Thursday, July 10, 2008
Good morning, young master, it's 1882
And your mother is hungry, what will you do?
There is bread in the kitchen of the big house upstairs
But I warn you, don't take it from them
You'll be tarred, you'll be feathered, you'll be hung like a ham
And I warn you, don't do it, young man
Your mother is calling, she wants you by the bed
So get ready, young master, well, go shake your sleepy head
"Darling son, I am dying and I leave it to you
As I'm leaving, tell me what did I do?"
"I'm dying, tell me what did I do?"
Well, boy steals the bread, now that's enough, heads for the door
Man sees you coming, said "Boy, you won't be running no more"
Boy gets arrested and the case it gets tested that day
Judge finds him guilty and the jailer takes him away
Good morning, young master, it's twenty-five to nine
They'll be coming to get you, well, in twenty minutes time
You'll be drawn, you'll be quartered, you'll be hung like a ham
But I warn you, get ready, young man
Said the boy, "I am dying and I leave it to you
As I'm leaving, tell me what did I do?
As I'm dying, tell me what did I do?"
This unusual song has never been officially released although it was performed by Paul McCartney and Wings in concert several times. Several versions have appeared on bootlegs over the years, but as far as I can tell, the version that has served as the soundtrack in a couple Iamaphoney alias channels is unique. I suspect it is an Iamaphoneyized version, but it is arguably the most musically satisfying to my ears.
The lyrical content of the song is quite unusual. Some would fault McCartney's lyrics because of the way he separates common expressions in order to fit the melody, but there is every reason to believe that this was intentional. Saying "You'll be tarred, you'll be feathered" and "You'll be drawn, you'll be quartered" is like saying, "You'll be fine, you'll be dandy."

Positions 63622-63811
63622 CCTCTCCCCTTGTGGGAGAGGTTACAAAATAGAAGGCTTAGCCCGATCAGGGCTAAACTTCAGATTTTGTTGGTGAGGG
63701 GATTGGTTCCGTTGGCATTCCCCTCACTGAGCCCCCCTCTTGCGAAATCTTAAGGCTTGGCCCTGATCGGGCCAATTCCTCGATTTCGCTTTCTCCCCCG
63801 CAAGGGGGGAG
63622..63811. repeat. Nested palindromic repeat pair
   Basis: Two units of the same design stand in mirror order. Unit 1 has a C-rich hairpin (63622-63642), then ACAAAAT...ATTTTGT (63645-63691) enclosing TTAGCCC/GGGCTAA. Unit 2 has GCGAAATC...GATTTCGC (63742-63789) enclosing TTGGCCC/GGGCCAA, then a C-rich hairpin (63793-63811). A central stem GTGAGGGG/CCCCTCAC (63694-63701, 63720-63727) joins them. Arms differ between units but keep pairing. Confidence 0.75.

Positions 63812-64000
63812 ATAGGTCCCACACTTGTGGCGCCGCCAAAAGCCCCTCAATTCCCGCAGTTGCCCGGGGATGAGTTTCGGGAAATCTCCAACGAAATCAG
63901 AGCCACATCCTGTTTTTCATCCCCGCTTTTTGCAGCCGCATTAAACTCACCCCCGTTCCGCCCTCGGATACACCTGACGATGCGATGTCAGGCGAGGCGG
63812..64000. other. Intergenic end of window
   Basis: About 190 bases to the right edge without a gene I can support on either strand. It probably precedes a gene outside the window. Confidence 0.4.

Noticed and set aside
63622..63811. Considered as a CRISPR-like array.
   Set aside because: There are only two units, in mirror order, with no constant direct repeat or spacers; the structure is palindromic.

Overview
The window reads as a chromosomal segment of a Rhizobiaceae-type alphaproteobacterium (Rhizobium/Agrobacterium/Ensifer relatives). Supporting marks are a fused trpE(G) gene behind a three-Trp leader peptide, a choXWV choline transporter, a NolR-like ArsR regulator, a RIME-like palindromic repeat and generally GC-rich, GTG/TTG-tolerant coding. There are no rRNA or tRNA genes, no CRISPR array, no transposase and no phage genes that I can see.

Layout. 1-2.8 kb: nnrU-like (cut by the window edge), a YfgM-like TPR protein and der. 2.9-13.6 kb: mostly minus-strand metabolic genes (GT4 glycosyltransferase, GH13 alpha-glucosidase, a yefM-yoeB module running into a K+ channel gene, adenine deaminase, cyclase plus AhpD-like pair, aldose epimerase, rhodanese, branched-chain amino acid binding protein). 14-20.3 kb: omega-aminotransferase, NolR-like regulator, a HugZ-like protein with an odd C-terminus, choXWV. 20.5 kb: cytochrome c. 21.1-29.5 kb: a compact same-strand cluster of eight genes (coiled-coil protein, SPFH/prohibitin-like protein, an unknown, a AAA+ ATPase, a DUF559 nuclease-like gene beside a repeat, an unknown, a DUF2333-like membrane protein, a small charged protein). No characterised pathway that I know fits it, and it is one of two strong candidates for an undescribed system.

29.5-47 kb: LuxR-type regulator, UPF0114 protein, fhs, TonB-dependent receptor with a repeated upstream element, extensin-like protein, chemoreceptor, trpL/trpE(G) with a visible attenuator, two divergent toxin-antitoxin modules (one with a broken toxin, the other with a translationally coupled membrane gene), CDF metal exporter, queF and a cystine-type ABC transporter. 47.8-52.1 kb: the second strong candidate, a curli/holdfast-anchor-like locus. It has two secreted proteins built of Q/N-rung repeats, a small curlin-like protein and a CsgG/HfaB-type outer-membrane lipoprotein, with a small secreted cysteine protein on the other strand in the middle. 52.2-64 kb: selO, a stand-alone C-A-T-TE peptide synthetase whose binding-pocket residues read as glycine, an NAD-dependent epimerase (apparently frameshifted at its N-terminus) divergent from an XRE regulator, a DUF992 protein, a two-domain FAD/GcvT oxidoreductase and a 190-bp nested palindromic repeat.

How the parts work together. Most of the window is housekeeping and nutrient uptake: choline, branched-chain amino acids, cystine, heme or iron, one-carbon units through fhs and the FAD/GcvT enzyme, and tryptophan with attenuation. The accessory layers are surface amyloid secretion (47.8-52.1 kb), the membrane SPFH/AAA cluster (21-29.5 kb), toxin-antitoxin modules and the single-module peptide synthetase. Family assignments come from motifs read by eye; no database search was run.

Unlike many McCartney songs, this one does have a cohesive story. McCartney sings about an impoverished boy and the consequences he faced for stealing a loaf of bread from the big house upstairs. Many impoverished boys flooded into London in 1882. Jewish refugees from Russia emigrated to London after the 1881 assassination of Tsar Alexander II. The murder was linked to Jewish revolutionaries and resulted in horrible atrocities against Jews in Russia, who had fled Poland for the same reason. The influx, which resulted in increasing poverty in the Whitechapel district of London, included a fatherless Jewish boy in his late teens named Aaron Kosminski. In 1888, the Whitechapel area of London was terrorized by a series of murders. The killer, who was never caught, was believed to have been behind several disturbing letters that were sent to Scotland Yard and media outlets. One postcard was responsible for the killer being dubbed Jack the Ripper. Studies of the troubled life and bizarre behavior of Aaron Kosminski has led many to believe that he was the infamous serial killer.
I don't know what the song is really about, but I'll bet if they ever had caught that Jack the Ripper guy, they would have had him tarred and feathered, drawn and quartered, and hung like a ham.
Here is the latest from grandfatheraleister - Paul is Dead - 28 - Yesterday's Dead Man
UPDATE: Fireman from sonofwhom